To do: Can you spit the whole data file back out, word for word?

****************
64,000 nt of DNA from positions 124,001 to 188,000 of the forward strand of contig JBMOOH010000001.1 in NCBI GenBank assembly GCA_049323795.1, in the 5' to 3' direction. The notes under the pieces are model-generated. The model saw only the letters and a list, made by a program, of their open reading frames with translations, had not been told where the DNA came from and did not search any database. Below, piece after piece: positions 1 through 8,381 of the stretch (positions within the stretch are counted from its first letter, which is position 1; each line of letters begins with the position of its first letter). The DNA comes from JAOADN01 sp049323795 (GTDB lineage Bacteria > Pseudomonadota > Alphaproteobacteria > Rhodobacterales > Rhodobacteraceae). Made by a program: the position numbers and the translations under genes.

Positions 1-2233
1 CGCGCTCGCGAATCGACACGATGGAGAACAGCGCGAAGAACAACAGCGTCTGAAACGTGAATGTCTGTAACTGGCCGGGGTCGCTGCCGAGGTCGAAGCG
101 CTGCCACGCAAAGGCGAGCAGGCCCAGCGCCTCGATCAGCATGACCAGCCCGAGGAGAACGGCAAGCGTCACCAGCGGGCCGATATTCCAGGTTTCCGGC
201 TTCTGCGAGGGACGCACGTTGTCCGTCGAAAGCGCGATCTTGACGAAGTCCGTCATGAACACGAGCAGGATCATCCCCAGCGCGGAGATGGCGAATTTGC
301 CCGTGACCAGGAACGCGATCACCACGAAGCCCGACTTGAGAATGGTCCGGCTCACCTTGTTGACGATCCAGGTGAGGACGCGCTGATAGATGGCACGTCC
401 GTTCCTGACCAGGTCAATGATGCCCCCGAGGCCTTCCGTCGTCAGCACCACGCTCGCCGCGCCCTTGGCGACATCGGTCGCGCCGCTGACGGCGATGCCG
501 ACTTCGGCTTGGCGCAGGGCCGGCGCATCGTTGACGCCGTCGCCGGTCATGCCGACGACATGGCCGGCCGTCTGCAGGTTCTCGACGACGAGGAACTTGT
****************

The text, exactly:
64,000 nt of DNA from positions 124,001 to 188,000 of the forward strand of contig JBMOOH010000001.1 in NCBI GenBank assembly GCA_049323795.1, in the 5' to 3' direction. The notes under the pieces are model-generated. The model saw only the letters and a list, made by a program, of their open reading frames with translations, had not been told where the DNA came from and did not search any database. Below, piece after piece: positions 1 through 8,381 of the stretch (positions within the stretch are counted from its first letter, which is position 1; each line of letters begins with the position of its first letter). The DNA comes from JAOADN01 sp049323795 (GTDB lineage Bacteria > Pseudomonadota > Alphaproteobacteria > Rhodobacterales > Rhodobacteraceae). Made by a program: the position numbers and the translations under genes.

Positions 1-2233
1 CGCGCTCGCGAATCGACACGATGGAGAACAGCGCGAAGAACAACAGCGTCTGAAACGTGAATGTCTGTAACTGGCCGGGGTCGCTGCCGAGGTCGAAGCG
101 CTGCCACGCAAAGGCGAGCAGGCCCAGCGCCTCGATCAGCATGACCAGCCCGAGGAGAACGGCAAGCGTCACCAGCGGGCCGATATTCCAGGTTTCCGGC
201 TTCTGCGAGGGACGCACGTTGTCCGTCGAAAGCGCGATCTTGACGAAGTCCGTCATGAACACGAGCAGGATCATCCCCAGCGCGGAGATGGCGAATTTGC
301 CCGTGACCAGGAACGCGATCACCACGAAGCCCGACTTGAGAATGGTCCGGCTCACCTTGTTGACGATCCAGGTGAGGACGCGCTGATAGATGGCACGTCC
401 GTTCCTGACCAGGTCAATGATGCCCCCGAGGCCTTCCGTCGTCAGCACCACGCTCGCCGCGCCCTTGGCGACATCGGTCGCGCCGCTGACGGCGATGCCG
501 ACTTCGGCTTGGCGCAGGGCCGGCGCATCGTTGACGCCGTCGCCGGTCATGCCGACGACATGGCCGGCCGTCTGCAGGTTCTCGACGACGAGGAACTTGT